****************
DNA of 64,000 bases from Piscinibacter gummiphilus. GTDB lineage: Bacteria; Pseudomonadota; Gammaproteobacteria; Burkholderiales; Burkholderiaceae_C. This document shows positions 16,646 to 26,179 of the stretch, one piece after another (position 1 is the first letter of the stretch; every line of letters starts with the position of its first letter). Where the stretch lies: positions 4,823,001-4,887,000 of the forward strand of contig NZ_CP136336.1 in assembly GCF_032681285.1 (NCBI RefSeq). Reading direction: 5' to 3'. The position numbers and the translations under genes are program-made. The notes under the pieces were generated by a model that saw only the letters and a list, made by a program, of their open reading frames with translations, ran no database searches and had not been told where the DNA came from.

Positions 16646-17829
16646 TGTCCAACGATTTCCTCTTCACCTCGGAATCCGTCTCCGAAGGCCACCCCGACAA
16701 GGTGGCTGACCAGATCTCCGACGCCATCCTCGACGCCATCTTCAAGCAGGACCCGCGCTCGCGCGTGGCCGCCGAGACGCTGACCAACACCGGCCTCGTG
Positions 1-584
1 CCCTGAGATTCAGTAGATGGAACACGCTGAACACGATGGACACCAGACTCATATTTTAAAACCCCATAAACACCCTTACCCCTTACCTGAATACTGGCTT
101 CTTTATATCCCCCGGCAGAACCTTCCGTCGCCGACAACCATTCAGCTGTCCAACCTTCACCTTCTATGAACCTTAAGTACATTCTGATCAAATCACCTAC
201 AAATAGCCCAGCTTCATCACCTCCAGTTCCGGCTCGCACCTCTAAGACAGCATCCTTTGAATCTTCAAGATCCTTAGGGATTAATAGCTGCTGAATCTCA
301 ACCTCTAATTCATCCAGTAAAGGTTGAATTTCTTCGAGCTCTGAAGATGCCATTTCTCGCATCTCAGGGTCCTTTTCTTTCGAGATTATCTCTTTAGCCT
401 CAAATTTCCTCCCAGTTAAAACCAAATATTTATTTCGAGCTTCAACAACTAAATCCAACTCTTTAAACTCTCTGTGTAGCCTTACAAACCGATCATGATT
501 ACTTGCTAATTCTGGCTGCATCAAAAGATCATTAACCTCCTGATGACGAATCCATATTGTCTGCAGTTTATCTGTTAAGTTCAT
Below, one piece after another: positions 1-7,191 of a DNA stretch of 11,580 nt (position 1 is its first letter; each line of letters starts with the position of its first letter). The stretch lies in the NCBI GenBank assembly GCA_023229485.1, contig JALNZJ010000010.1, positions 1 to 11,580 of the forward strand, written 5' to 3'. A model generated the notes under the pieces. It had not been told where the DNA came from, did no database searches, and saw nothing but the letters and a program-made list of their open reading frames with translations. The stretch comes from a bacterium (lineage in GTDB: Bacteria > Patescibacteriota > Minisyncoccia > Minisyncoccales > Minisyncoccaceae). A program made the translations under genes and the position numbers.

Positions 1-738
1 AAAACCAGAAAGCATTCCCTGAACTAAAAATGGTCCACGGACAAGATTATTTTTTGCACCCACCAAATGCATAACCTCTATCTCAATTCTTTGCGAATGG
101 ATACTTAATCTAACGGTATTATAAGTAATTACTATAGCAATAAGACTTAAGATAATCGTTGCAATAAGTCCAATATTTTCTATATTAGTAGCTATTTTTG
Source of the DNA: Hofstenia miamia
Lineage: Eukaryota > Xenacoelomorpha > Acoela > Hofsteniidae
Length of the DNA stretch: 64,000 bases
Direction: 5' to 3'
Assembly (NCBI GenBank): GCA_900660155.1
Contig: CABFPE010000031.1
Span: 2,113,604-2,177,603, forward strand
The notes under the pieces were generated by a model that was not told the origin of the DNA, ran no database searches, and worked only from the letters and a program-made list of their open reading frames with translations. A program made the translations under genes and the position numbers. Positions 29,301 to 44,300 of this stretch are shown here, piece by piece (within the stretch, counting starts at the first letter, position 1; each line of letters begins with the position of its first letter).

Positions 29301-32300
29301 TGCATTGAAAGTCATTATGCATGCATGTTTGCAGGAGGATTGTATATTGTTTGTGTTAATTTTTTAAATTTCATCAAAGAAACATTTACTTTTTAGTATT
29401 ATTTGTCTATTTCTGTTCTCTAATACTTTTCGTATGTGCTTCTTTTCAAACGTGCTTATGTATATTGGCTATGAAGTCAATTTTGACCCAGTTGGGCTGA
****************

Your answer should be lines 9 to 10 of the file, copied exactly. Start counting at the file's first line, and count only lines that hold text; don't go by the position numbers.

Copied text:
301 ACCTCTAATTCATCCAGTAAAGGTTGAATTTCTTCGAGCTCTGAAGATGCCATTTCTCGCATCTCAGGGTCCTTTTCTTTCGAGATTATCTCTTTAGCCT
401 CAAATTTCCTCCCAGTTAAAACCAAATATTTATTTCGAGCTTCAACAACTAAATCCAACTCTTTAAACTCTCTGTGTAGCCTTACAAACCGATCATGATT